LAWYERS acting for Senator Ivor Callely have rejected claims by a Seanad Committee that the courts do not have the jurisdiction to hear his action.
Last July the Seanad Select Committee found the senator had misrepresented his normal place of residence in order to claim expenses.
Conleth Bradley SC, acting for the committee, said the courts cannot review the committee’s finding against Senator Callely.
However, on what was the second day of the hearing, Michael O’Higgins SC for the senator argued that the courts are not precluded by the Constitution from reviewing a decision.
In its statement of opposition, the committee argued that the court lacks the jurisdiction to interfere with a decision of an Oireachtas Committee.
It claimed that by virtue of separation of powers and Article 15.10 of the Constitution, the Seanad and its committees are masters of their own deliberations.
Mr Bradley told the court that under the Constitution, the Oireachtas had the power to make its own rules for members, which did not apply to ordinary members of the public.
Any issue of unfair procedures, or damage to reputation or breach of rights were matters for the Seanad and not for the courts. It was as simple as that, counsel said.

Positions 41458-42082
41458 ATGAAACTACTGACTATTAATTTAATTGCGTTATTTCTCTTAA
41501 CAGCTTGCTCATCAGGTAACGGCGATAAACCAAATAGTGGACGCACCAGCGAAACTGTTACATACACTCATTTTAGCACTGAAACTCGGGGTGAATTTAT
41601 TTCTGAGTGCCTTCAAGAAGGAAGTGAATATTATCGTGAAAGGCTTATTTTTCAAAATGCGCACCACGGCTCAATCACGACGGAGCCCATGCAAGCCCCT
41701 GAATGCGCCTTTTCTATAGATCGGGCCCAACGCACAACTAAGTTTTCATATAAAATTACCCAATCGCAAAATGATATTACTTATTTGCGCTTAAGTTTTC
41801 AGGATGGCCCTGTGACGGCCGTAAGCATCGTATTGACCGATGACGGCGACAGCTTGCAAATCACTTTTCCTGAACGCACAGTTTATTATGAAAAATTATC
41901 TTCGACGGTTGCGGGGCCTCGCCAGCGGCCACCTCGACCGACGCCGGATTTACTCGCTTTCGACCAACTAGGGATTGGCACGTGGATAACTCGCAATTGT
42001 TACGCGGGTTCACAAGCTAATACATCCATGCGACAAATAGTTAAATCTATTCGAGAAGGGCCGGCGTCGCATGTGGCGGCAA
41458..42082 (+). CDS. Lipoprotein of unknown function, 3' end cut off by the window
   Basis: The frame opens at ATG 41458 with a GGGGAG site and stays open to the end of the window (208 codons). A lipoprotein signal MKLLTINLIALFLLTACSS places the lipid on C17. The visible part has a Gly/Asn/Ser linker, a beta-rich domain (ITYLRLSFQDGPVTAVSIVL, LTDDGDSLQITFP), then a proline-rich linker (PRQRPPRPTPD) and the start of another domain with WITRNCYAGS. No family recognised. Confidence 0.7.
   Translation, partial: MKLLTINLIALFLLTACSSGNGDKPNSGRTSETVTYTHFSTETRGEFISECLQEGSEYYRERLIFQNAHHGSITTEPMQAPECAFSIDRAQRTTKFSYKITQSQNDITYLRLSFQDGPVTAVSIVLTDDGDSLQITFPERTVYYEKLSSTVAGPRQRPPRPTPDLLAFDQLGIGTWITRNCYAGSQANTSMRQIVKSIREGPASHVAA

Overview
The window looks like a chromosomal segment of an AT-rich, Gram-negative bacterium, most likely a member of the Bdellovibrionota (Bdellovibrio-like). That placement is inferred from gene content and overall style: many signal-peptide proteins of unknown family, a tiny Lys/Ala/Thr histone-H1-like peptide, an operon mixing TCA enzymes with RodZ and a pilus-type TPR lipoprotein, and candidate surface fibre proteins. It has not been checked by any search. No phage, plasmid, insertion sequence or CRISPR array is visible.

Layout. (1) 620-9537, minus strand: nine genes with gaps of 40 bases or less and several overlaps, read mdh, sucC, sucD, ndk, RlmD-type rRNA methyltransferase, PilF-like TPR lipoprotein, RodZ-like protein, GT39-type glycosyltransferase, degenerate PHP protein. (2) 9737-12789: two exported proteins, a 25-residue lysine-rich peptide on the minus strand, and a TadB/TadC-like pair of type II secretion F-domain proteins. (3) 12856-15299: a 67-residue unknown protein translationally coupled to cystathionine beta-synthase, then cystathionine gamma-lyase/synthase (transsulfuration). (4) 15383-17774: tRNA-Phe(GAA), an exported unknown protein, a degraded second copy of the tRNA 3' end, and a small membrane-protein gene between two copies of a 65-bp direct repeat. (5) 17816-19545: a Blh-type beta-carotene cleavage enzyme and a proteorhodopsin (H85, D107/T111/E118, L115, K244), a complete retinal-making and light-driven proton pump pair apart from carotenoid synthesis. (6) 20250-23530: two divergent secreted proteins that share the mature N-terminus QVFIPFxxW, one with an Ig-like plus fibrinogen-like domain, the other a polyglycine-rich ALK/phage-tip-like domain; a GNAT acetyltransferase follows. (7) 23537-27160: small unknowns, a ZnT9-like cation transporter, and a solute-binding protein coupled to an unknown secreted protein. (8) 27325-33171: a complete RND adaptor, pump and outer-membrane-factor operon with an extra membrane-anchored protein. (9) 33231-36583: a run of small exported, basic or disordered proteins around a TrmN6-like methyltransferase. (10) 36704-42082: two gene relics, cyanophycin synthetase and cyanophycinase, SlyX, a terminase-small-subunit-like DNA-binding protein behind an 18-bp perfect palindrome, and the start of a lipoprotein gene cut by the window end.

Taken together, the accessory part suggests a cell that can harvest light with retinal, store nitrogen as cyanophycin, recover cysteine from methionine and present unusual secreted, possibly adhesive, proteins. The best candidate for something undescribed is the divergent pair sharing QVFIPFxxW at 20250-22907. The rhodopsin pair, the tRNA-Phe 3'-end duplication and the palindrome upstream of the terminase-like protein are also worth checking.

He said there was extensive case law to support his submissions. Mr Bradley also said that under the Ethics in Public Office Act, the committee was permitted to make a political and ethical judgment against a member of the Oireachtas and it was under this act that the determination against Ivor Callely was made.
The Senator, a Dublin North Central Fianna Fáil TD from 1989 to 2007, is seeking orders to overturn the committee’s finding that he had misrepresented his normal place of residence as Kilcrohane, Bantry, Co Cork, to claim allowances. As a result of the findings he received a 20-day suspension from the Seanad.
Sen Callely is also seeking damages.
The senator claims that the committee disregarded the Department of Finance’s definition of a normal place of residence for the purposes of claiming expenses when it made a determination against him.
It made a political and ethical decision against him, which he claims it was not entitled to do.
The committee – made up of Senators Pat Moylan (FF), who is also Seanad cathaoirleach; Camilus Glynn (FF); Denis O’Donovan (FF); Joe O’Toole (Independent); Alex White (Labour); Frances Fitzgerald (Fine Gael) and Dan Boyle (Greens) – claims that it acted properly and denies that its findings amounted to a breach of fair procedures.
It argues that its determination was one that related to political ethics and propriety of Sen Callely’s behaviour in submitting such expenses claims.
The case before Mr Justice Iarfhlaith O’Neill continues.
© Irish Examiner Ltd. All rights reserved